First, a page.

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'Teacher Education Tutors' Practice in ICT: North and South' study shows attitudes on ICT vary greatly between ages, locations and subjects

Professor Roger Austin and Dr Stephen Roulston from Ulster University’s School of Education, along with colleagues from QUB and Dublin City University have been awarded the Inaugural John Coolahan Award for their research report on ‘Teacher Education Tutors’ Practice in ICT: North and South’.

The team received the prestigious award at the 2018 Standing Conference on Teacher Education, North and South (ScoTENS).

The research, Teacher Education Tutors' Practice in ICT: North and South', explored teachers and educators use of ICT on the island of Ireland. It was conducted between 2016-2018 and comprised a comprehensive survey, lecture observations and a series of interviews.

Key findings derived from the research suggest that:

    • Female tutors who lecture students in teacher training institutions in Ireland are more positively disposed to using ICT than their male counterparts (Whereas Females had a mean score of ~= 3.8 for Optimism and 3.4 Innovativeness, males had a mean score of 3.2 for Optimism and 2.8 for Innovativeness. Also, Females had less discomfort with use of technology than Males. Whereas Females had a mean score of ~=2.7 for discomfort, Males had a mean score of ~= 3.0.);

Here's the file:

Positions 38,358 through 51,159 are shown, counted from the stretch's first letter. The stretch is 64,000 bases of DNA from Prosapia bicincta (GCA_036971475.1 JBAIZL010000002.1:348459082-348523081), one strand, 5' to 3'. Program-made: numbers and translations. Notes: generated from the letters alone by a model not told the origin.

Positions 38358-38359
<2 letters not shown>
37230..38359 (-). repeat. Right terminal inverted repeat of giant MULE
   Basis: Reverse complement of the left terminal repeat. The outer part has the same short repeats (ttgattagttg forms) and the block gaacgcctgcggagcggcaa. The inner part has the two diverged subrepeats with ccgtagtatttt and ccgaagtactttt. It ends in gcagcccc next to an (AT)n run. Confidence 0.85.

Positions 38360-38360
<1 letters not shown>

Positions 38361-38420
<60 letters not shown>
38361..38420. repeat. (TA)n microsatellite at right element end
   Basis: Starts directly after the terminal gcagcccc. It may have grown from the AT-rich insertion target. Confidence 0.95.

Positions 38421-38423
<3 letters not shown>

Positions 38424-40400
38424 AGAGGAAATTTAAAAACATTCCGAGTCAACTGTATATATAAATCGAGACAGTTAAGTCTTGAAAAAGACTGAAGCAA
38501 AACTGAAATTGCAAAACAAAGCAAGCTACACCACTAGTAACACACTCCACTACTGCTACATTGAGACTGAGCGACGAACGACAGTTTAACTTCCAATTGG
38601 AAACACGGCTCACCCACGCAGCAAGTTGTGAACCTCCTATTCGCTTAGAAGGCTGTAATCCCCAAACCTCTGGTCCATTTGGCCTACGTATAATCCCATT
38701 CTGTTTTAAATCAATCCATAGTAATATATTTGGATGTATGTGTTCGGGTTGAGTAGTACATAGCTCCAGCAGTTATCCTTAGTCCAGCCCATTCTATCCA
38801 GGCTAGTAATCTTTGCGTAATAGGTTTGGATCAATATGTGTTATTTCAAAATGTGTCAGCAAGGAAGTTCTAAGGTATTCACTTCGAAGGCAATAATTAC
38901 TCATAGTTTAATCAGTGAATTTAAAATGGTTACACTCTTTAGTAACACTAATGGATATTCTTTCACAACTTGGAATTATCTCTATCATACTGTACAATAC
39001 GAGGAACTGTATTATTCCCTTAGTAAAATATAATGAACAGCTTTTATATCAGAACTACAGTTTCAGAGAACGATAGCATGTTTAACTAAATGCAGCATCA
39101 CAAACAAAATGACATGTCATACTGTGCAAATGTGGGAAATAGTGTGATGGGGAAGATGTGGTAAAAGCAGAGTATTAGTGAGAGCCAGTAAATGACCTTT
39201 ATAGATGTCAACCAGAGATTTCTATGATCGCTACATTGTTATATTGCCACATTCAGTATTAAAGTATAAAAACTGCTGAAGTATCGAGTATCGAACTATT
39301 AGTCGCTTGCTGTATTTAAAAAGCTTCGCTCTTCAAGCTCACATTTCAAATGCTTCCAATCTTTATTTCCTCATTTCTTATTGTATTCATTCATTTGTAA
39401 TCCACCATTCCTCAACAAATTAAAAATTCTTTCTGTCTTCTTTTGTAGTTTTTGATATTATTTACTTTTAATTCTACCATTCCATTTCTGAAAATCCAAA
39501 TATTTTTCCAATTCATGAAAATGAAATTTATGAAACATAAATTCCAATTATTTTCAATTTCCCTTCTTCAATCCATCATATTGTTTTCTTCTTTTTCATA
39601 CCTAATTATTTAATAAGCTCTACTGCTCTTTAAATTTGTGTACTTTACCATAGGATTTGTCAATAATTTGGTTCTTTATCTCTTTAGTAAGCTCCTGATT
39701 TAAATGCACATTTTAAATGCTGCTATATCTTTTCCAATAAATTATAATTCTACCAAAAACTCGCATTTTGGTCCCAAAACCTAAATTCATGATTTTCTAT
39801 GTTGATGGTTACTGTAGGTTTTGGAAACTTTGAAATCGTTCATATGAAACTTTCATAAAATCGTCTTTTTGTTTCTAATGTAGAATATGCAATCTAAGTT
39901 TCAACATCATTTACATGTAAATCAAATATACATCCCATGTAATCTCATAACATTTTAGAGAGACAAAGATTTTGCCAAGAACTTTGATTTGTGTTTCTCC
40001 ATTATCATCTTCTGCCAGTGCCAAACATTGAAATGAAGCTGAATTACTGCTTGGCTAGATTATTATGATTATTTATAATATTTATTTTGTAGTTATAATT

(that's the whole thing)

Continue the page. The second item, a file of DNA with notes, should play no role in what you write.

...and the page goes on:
• Broadband connectivity for tutors and students differs greatly between Northern Ireland and the Republic of Ireland, impacting directly on teaching and learning;
    • More mature tutors appear to be overwhelmed by the pace of change of ICT;
    • Youngest tutors (1-3 years' experience) expressed lower levels of innovation than 'mid-career' tutors (4-20 years' experience);
    • Tutors working in STEM subjects scored higher for Optimism and Innovativeness (and lower for Discomfort) in using ICT, compared to non-STEM colleagues;
    • Geographical location of many student teachers' placement determines the extent to which they can embrace technology;

SCoTENS is a network of 37 colleges of education, university education departments, teaching councils, curriculum councils, education trade unions and education centres on the island of Ireland with a responsibility for and interest in teacher education.

Professors John Coolahan from NUI Maynooth and Harry McMahon from Ulster University established SCOTENS in 2003 to create a safe space for teacher educators – North and South – to come together and discuss issues of common interest and to explore ways of co-operating closely together. A part of the broader peace dynamic that was gathering momentum on the island of Ireland at the time, it has always been rooted in the deepest commitment to quality teaching and learning for all.

The SCoTENS Seed Funding Programme promotes and funds a range of research-based initiatives with a view to establishing sustainable North-South partnerships and projects. Since 2003, 114 projects have been supported. The research by Austin, Roulston and colleagues has the accolade of being the first to win the Inaugural John Coolahan award as being most in line with the values and ideals of SCoTENS.